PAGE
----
Container tiff between DoT and transport operators still not resolved

A more than 15-year battle by South Africa’s transport and logistics industry to get high cube containers legalised on South Africa’s roads remains unresolved, resulting in Business Unity South Africa (Busa) entering the fray.

Busa CEO Cas Coovadia last week requested Minister of Transport Fikile Mbalula to urgently consider reviewing a National Traffic Act regulation that currently prohibits the transportation of high cube shipping containers on South African roads.

Coovadia said high cube containers constitute the overwhelming majority of containers currently manufactured and transported internationally, including in neighbouring states.

The combined height of a vehicle transporting a high cube container is currently 4.6m – 300mm above the legal limit.

‘Regulatory anomaly’

“Despite several years of industry engaging the Department of Transport [DoT] on the matter, as well as moratoriums being issued, no progress has yet been forthcoming on fundamentally resolving the issue,” said Coovadia.

“This regulatory anomaly puts South Africa’s trade and logistics regime out of step with international and regional realities and undermines the ease of doing business.”

Coovadia added that in view of South Africa’s sub-optimal levels of economic growth, investment, and employment, South Africa can ill afford such costly and time-consuming regulation of a sector so critical to the operations of a modern economy.

Attempts to obtain comment from Mbalula’s spokesperson Lawrence Venkile were unsuccessful.

Not ‘unstable’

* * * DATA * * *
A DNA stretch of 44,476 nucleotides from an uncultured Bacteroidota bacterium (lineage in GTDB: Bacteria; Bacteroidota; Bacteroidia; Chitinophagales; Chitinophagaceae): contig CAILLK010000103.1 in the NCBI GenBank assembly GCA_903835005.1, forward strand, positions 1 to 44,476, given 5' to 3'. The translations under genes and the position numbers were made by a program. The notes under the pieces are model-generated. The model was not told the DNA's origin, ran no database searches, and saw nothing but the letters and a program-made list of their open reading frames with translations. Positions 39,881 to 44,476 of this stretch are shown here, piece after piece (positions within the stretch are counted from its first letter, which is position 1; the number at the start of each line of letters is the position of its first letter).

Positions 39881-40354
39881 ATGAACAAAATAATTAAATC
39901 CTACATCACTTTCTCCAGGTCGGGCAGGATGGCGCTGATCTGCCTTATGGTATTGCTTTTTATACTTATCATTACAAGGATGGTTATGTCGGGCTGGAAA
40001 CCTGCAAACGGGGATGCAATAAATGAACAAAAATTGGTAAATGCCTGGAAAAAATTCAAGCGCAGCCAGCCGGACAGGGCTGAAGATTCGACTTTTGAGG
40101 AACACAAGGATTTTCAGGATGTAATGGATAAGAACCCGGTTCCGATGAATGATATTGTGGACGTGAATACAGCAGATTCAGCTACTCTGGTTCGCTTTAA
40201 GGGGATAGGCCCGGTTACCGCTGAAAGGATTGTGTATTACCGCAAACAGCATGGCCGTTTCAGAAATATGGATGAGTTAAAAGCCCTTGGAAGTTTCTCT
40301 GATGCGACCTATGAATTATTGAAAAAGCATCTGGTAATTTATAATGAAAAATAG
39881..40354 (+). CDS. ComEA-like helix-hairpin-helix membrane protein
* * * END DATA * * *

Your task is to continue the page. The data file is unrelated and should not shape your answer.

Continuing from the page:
Road Freight Association (RFA) CEO Gavin Kelly said the reasons provided by the DoT for the prohibition of high cube containers are that they are unstable and their excessive height would result in them crashing into and damaging bridges.

However, Kelly said there have been very few instances of trucks transporting high cube containers crashing into bridges and various tests conducted by the RFA showed that these containers are no less stable than a standard container.

Kelly said 90% of high cube containers are transported on routes that have bridges higher than 5.7 metres.


Kelly said National Traffic Act regulations prohibit the transportation of any goods on South Africa’s road higher than 4.3 metres, but there have been several moratoriums over the years on the enforcement of this height restriction on the transportation of high cube containers.

Kelly added that nobody has been prosecuting anyone for transporting high cube containers since the last extended moratorium ended in July 2021.

He said some countries allow high cube containers to be transported on their roads while other countries do not even consider it an issue.

“South Africa is out of kilter with what is happening worldwide in terms of what boxes are being moved,” he said.

“It will be stupid if it’s not changed.”

SADC protocol

To make matters worse, foreign transport and logistics companies are permitted to legally transport high cube containers on South Africa’s roads because of a Southern Africa Development Community (SADC) protocol.

Kelly explained that when a transport company is operating in a foreign country, that foreign country acknowledges the conditions under which it must operate.

He said a good example of this is the roadworthy requirements and markings on vehicles.

Kelly said South Africa cannot in terms of the SADC protocol prosecute, for instance, Zimbabwean vehicles because they are not marked like South Africa registered vehicles and similarly if South African transport vehicles operate in another SADC country.

“We don’t prosecute them for [non-compliance with] what we require and they don’t prosecute us for what they require,” he said.

Ways of coping